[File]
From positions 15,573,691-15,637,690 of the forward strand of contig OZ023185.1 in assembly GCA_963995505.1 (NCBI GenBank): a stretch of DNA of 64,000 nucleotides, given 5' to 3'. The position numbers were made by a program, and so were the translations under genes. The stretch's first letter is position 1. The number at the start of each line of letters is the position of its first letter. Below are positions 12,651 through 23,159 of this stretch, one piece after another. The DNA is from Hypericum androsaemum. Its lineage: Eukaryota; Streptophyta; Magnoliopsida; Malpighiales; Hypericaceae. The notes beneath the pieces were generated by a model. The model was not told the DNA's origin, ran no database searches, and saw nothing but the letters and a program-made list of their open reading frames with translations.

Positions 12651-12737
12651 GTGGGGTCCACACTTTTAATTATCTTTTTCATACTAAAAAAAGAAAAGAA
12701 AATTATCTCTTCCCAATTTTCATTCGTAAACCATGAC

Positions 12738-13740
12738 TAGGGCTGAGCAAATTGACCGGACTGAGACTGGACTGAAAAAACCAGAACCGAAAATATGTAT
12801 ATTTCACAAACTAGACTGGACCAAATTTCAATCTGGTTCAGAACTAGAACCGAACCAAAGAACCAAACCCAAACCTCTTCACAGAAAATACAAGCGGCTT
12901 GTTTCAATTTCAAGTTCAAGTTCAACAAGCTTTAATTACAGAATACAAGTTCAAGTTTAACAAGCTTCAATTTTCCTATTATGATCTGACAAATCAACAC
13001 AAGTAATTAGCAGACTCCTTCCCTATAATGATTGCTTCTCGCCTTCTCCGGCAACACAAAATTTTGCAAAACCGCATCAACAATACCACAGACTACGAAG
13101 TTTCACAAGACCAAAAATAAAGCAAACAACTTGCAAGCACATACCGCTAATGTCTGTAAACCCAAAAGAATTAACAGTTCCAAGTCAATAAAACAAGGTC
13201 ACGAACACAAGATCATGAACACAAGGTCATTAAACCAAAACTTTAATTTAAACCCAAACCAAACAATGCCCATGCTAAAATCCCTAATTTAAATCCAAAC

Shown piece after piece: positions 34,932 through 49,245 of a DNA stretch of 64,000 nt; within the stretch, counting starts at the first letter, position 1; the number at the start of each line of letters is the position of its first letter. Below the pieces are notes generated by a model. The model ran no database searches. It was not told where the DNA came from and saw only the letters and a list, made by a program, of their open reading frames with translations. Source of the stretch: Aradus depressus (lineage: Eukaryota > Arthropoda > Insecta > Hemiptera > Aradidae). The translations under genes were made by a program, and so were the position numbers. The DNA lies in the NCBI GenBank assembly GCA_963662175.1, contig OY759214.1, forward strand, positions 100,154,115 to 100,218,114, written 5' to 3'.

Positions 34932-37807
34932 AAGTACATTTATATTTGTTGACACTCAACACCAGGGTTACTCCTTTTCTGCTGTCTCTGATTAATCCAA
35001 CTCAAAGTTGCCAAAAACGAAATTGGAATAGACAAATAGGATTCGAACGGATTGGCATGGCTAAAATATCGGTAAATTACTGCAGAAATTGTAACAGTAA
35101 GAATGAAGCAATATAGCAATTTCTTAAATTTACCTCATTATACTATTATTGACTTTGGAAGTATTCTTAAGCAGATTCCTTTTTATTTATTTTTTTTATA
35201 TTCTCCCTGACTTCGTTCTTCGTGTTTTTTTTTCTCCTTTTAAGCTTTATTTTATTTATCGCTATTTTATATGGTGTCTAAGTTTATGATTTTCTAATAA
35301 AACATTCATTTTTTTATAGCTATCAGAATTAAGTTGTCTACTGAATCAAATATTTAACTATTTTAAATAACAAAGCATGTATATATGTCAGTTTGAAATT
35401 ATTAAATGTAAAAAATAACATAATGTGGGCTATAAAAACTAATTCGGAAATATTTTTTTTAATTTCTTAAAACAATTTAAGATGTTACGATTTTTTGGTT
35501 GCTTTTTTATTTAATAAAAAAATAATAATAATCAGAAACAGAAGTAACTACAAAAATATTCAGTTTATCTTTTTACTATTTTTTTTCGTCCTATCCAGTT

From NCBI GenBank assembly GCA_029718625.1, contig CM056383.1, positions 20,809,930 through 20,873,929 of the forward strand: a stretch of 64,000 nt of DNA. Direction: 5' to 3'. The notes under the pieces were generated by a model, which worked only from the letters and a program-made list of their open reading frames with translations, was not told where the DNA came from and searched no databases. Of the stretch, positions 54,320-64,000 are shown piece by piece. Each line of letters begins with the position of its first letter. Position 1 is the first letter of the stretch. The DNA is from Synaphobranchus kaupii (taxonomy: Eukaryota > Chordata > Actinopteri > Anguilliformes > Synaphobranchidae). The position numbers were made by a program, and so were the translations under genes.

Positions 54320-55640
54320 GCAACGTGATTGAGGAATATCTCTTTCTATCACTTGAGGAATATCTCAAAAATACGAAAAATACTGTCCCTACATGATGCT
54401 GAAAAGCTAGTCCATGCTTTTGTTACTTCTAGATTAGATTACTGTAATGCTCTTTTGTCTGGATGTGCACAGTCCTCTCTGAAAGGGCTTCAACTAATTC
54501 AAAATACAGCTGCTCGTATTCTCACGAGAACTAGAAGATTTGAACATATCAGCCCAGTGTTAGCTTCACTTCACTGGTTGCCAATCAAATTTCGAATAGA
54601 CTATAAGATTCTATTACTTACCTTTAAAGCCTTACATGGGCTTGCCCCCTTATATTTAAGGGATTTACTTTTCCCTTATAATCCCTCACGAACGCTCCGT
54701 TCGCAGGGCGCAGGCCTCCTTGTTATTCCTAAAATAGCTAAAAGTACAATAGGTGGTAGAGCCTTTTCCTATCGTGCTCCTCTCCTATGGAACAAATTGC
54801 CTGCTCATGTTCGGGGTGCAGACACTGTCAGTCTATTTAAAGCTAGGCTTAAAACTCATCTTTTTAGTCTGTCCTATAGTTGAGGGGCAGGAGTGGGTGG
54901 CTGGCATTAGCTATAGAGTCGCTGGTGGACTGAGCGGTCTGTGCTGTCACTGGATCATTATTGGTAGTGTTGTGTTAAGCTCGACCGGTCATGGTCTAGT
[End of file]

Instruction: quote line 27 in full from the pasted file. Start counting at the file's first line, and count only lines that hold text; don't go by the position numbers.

54701 TCGCAGGGCGCAGGCCTCCTTGTTATTCCTAAAATAGCTAAAAGTACAATAGGTGGTAGAGCCTTTTCCTATCGTGCTCCTCTCCTATGGAACAAATTGC